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My new podcast is happening at Soundcloud. Click the image or the little cloud-looking-thingy over there to the left.

The Seed of Anxiety-Ridden Religion

I've often heard God is love, but... and then some religious opposite of love is inserted into the end of the sentence to prove, well, I guess to prove that He's not fully-love. For ex: God is love, but He is holy. God is love, but He is just. God is love, but He is wrathful. This kind of thinking used to trip me up until I started unpacking those "opposite" words a bit.

We've tended to explain holiness as something separate, pure, untouched, or perfect. And we've tended to view ourselves as something impure, or imperfect. We paint the picture that something has to be done in order for God to accept us into his perfect world. What is that something? It always boils down to sacrifice. First, God needed to sacrifice His Son, and second, we need to sacrifice ourselves. I no longer look at it that way. I do believe God is separate and wholly other in the sense that He is of a different essence, but I don't think He's separate in the sense that He's distant from us. I do believe He's perfect, but I believe His perfection is His willingness to live with our imperfection. In other words, love completely influences His holiness.

And God is certainly just. The problem is violence and punishment has co-opted our sense of justice. But it hasn’t co-opted His. God doesn't punish without hope for restoration. Love is always seeking ways to redeem. You might think that kind of love is scandalous. Yeah, me too. Love wholly marks His justice.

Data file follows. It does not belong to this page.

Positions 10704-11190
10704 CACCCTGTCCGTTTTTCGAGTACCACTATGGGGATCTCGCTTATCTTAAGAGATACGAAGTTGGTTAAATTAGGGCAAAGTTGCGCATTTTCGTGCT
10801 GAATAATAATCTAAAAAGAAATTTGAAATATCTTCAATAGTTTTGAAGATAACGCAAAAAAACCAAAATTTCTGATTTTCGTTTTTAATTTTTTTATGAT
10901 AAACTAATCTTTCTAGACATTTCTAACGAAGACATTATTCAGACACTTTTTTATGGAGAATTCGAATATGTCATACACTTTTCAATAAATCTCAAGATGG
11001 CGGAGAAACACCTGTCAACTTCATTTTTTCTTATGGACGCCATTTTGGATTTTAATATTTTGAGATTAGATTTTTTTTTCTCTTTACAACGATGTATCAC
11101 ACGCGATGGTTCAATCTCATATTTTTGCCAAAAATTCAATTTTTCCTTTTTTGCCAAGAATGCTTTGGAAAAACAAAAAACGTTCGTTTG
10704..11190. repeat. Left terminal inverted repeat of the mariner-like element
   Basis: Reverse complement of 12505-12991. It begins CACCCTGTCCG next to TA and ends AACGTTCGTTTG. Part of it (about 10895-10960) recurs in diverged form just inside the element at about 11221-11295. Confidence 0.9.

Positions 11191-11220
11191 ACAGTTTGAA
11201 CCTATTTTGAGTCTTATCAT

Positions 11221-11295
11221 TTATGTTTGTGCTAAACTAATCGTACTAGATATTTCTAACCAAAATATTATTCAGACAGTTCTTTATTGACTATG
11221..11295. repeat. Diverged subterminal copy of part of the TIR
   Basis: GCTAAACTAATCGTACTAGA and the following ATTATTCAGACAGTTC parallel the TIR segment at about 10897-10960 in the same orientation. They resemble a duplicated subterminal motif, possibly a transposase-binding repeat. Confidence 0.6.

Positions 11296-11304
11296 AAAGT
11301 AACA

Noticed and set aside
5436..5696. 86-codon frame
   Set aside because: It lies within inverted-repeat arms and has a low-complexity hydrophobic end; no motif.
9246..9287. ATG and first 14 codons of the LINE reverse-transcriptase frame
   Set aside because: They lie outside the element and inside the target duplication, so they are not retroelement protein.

And there is wrath language in the Bible. Romans 1:18 speaks of God showing wrath against the wicked. But three different times within the Romans 1 passage it says God abandoned them over to their hearts/desires/foolish thinking. It's not God punishing them for the sake of anger or wrath. It's God allowing them to do what they want. I like Brian Zahnd's definition, "Wrath is God's divine consent on our self-destructive choices." Call it wrath if you wish, but it's not in competition with love.

In summary....

God's already with you.

God's not interested in punishing you.

God's not angry.

The religious people who tell me, "God is love, but..". are generally well-intended. However, the truth is a distant, angry God looking to punish us has been the seed of all kinds of anxiety-ridden religion. Does that sound like love?

Love is patient. And kind; doesn't envy or boast. It's neither self-seeking nor easily angered. Love keeps no record of wrongs. It's true and faithful. Love never gives up.

There is no second half of the sentence. God is love.

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